The Editing of Memory

Retrospective Falsification

D. H. Rawcliffe coined this term to refer to the process of telling a story that is factual to some extent, but which gets distorted and falsified over time by retelling it with embellishments. The embellishments may include speculations, conflating events that occurred at different times or in different places, and the incorporation of material without regard for accuracy or plausibility. The overriding force that drives the story is to find or invent details that fit with a desired outcome. The process can be conscious or unconscious. The original story gets remodeled with favorable points being emphasized and unfavorable ones being dropped.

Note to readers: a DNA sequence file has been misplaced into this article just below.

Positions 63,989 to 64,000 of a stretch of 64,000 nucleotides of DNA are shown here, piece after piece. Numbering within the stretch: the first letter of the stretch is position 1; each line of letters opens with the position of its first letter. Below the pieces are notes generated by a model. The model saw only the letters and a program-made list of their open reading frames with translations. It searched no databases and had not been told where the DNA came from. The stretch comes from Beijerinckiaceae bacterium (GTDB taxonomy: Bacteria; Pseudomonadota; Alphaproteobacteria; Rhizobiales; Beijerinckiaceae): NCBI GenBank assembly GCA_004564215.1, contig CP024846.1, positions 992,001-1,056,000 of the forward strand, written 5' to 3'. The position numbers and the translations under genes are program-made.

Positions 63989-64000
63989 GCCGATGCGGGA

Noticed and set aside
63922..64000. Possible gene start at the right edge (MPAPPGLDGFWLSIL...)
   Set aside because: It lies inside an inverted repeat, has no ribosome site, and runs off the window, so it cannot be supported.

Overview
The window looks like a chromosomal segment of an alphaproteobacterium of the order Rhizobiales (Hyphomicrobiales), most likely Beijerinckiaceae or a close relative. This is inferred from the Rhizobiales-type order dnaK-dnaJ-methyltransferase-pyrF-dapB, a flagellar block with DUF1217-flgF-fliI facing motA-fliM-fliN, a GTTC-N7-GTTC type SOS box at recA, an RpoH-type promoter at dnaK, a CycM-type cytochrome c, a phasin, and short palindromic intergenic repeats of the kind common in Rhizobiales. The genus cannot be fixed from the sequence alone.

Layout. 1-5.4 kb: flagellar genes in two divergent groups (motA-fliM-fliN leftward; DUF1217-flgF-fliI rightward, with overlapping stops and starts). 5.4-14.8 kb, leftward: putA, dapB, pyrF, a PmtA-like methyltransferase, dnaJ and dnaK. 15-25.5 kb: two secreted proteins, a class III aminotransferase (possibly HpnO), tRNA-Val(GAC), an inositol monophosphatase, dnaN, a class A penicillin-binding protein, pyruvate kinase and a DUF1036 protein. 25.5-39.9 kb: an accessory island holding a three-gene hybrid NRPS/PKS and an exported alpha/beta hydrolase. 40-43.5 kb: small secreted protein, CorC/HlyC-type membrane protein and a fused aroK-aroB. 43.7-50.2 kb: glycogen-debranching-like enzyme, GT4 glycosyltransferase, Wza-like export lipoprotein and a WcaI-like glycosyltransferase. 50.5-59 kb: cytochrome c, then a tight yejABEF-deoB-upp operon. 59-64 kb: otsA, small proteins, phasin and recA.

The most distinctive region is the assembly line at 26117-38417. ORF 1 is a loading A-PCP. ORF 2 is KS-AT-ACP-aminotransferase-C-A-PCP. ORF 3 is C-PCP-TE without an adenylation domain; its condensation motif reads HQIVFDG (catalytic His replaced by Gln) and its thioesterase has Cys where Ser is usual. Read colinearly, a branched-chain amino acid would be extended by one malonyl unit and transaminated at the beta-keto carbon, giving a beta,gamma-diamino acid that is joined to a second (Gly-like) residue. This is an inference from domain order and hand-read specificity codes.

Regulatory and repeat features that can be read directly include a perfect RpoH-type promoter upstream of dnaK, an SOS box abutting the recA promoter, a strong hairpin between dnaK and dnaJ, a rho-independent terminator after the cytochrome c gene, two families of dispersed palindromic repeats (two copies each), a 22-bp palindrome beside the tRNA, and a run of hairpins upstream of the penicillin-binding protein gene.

How true is this concept in my own writing? How easily can I, can we, rewrite the past, as opposed to learning from the truth- the mistakes we have made? To learn is to change, which is to alter the course of the future. The bigger question I am searching to answer is what are, if any, the consequences of falsifying your own personal history? If a writer chooses to do so, how much distance should be placed between the present and the past? Is there any difference between a day or a year? If you are writing about your childhood, from the location of adult, how accurate can you be? What about writing about an event that happened last week? How truthful is the writer, and more importantly, how reliable is memory? If memory begins to blur and the details begin to fade and bleed into one another, while new ones emerge, am I falsifying my personal history by basing my writing on what I think happened, and including it in a way to keep my reader hooked? What if the only person who will ever read my most personal writing is myself? Does it matter then how much the truth of the past has been altered? As a writer am I not allowed to embellish a story? The problem I am turning over and over, examining from all sides, trying to find a solid answer to, is- where do you draw the line between embellishments and lies? If changing small details in the sequence of events, or the outcome, or the players involved, makes a piece of writing more interesting, can it still be considered truth?